Have you ever impulsively raised your hand and volunteered to do something, then later wondered what you were thinking? Yeah? Well, me too!
Last January, at our Sisters in Crime chapter’s board meeting, our president asked if anyone would like to be in charge of our bi-annual mystery writing workshop. I thought about it for all of ten seconds, maybe twelve, then raised my hand and quietly said, “I can do that.”
So in just under three weeks, this is happening:
The major perk of planning an event like this is that I’ve always wanted to take a class from Jess Lourey, mystery author and speaker extraordinaire, so I just, you know, called her and asked her to come. And she said yes!
And I could listen to the ever-entertaining Catriona McPherson describe socks for an hour and a half and it would be one of the best days ever, so of course I tapped her as well. (Luckily, she’s going to talk about writing, not socks, which: EVEN BETTER!)
For a long time, I’d had this vision of teaching a class on brainstorming with one of my BFFs — who was also the inspiration for Brody, the BFF of my main character, destination wedding planner Kelsey McKenna.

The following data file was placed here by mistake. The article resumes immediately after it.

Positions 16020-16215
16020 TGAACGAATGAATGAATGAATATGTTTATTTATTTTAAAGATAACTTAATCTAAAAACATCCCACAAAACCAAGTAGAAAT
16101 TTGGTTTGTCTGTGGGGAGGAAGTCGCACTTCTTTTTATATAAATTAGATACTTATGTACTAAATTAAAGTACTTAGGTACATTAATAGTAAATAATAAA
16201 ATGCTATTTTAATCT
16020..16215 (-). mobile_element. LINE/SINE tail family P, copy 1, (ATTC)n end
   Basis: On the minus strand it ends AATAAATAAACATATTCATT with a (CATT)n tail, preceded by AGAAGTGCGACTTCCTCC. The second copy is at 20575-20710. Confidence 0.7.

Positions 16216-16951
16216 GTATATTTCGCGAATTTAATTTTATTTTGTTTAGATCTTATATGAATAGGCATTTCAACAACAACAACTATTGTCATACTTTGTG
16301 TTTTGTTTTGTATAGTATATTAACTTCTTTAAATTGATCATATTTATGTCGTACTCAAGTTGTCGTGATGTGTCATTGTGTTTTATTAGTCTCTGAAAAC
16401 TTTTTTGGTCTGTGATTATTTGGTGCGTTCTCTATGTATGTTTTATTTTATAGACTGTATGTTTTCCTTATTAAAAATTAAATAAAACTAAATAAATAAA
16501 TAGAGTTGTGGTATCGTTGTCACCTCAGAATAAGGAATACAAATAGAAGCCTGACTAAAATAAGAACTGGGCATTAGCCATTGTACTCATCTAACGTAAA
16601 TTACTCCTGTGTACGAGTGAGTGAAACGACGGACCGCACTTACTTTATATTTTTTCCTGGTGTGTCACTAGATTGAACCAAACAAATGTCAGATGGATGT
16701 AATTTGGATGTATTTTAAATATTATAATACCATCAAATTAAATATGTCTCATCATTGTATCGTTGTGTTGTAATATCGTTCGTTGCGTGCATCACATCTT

We both work in advertising together — me a copywriter and him an art director. Which means our job is to come up with ideas for a living. All the time. Rain or shine. Good mood or bad. In advertising, there’s no “I don’t feel like it.” There’s no writer’s block. You learn how to come up with ideas on demand. And learning how to do that has been the number-one best thing I’ve learned as a writer.
So Brody and I — oops, I mean Gene and I have been planning this class for the last few weeks and between you, me, and the Internet? I can’t wait. I have this vision of us taking the act on the road, spreading our weirdly unique take on writing craft.
Next time I’m up, I’ll let you know how it went. Or if you’re in the Bay Area, come and see us on October 6!
Have time for a quick survey?
The comments section inspired me to create a survey for writers to be used in developing my class. If you’re a writer and have four or five minutes to spare, I’d love to get your insight! Click here to participate.
Readers, do you use brainstorming in your work or in your writing? Does it come naturally or is it hard? And if you were taking a class on brainstorming, what would you want to know?
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